IMF Reform and Exchange Rate Surveillance, Keynote Speech by Takatoshi Kato, Deputy Managing Director of the International Monetary Fund at the IMF Conference on Exchange Rate Analysis: Its Present and Future, Singapore
March 13, 2007Singapore
March 7, 2007
As Prepared for Delivery
Good morning. I would like to welcome all of you who are joining us today for this seminar. Allow me to express my particular appreciation to the many of you who have traveled from other locations to come to Singapore for this event.
Globalization and Exchange Rates
This conference offers an opportunity to examine a key topic in the IMF's effort to promote global economic progress and financial stability, namely the analysis of exchange rates and related policies. It takes place just ahead of the tenth anniversary of the Asian financial crisis—an opportune time to reflect and exchange views on the lessons learned from the crisis and its aftermath. Rapidly increasing trade and financial globalization have made the analysis of exchange rate issues more important—but also much more complex.
Globalization offers both promises and challenges at the same time. The large and wide-ranging movement of goods and services across national borders has contributed to sustained expansion in the world economy. But it also requires all countries to adapt flexibly to the consequent changes in production processes and employment opportunities. Likewise, the extensive development of private capital markets has greatly improved the allocation of global savings and investment. In fact, as recent research undertaken by the Fund's Research Department shows, over the last 30-35 years, emerging-market economies on average have grown close to three times faster than the group of developing countries that have not actively participated in financial globalization. But financial globalization also requires countries to remain vigilant against the risks posed by the size and complexity of international financial flows.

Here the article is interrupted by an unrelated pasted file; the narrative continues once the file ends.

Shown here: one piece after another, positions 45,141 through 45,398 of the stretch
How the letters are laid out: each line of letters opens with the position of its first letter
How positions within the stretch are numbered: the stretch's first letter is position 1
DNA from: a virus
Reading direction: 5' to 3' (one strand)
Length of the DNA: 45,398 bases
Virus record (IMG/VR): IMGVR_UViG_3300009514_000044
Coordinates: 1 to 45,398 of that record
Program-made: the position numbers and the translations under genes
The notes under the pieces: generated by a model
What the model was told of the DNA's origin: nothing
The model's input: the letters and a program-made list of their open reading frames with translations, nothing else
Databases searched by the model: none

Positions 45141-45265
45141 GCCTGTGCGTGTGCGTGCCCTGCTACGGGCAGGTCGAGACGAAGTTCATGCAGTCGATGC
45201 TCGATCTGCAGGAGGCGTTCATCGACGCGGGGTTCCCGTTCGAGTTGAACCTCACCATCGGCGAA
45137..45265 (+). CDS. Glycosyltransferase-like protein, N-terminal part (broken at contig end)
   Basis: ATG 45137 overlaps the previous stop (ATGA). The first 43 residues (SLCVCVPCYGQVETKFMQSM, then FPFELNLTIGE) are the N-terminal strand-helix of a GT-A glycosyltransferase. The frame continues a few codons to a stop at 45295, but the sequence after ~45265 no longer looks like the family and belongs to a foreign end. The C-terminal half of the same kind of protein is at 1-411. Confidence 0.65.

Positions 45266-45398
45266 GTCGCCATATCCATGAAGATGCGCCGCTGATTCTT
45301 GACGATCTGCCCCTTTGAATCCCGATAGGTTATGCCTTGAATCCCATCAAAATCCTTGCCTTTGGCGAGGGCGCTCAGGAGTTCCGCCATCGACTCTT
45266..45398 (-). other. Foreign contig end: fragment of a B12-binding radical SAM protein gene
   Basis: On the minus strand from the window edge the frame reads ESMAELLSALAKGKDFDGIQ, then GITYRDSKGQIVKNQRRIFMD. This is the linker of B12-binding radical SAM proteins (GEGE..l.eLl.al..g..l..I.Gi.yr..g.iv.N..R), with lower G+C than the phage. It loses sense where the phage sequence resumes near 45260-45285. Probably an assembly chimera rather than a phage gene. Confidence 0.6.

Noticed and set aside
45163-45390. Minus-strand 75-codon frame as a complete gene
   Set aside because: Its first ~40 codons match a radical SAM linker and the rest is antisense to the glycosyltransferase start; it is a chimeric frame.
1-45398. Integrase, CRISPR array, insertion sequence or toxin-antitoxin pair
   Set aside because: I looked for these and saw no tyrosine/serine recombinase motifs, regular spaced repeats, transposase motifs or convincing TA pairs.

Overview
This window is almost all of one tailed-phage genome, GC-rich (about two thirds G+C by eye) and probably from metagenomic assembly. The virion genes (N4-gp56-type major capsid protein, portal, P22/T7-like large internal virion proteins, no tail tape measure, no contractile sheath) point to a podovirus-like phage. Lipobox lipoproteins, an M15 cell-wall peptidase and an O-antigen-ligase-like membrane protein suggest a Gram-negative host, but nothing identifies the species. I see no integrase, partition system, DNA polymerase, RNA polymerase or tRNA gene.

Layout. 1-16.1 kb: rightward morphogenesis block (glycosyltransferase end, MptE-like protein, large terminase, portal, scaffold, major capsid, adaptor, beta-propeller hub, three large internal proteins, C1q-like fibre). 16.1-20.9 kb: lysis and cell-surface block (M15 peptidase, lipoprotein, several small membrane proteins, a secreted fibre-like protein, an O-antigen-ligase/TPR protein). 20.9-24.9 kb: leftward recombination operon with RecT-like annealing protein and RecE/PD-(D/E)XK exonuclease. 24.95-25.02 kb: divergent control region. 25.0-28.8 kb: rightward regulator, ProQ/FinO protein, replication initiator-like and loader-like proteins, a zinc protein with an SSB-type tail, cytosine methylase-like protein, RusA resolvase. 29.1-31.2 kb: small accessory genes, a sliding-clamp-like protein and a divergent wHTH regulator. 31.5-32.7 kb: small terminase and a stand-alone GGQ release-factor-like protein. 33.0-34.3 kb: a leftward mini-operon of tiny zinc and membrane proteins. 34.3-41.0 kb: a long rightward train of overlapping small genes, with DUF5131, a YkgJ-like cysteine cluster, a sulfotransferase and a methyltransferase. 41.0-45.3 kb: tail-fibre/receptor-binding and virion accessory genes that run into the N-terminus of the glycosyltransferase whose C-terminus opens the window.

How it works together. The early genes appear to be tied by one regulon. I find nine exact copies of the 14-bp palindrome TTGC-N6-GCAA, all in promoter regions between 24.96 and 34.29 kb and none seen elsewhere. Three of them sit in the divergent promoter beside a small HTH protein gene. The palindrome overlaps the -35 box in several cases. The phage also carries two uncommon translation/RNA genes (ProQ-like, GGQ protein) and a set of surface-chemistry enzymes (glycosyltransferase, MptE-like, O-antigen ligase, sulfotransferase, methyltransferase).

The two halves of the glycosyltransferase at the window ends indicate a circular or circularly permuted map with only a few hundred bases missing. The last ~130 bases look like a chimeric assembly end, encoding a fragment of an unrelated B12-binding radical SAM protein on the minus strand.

Asian countries are familiar with the two sides of globalization. Over the past several decades, many Asian countries have become an important driving force in the global economy, and the region now accounts for nearly a third of world GDP in PPP terms. Many countries have embraced an outward-oriented strategy for growth, integrating themselves fully into the global economic system. In the process, they have also suffered from the hazard of volatile capital flows—the financial crisis in the late 1990s was clearly a setback for many countries. However, thanks in large measure to the resolute action taken by the authorities in the region, the subsequent recovery has been swift, and robust economic growth has returned to the region. The strength of capital inflows attests to the market's confidence in Asia's economic prospects. The Fund has also reviewed carefully the experience from the Asian crisis, and introduced many change to its practices in light of the lessons learned.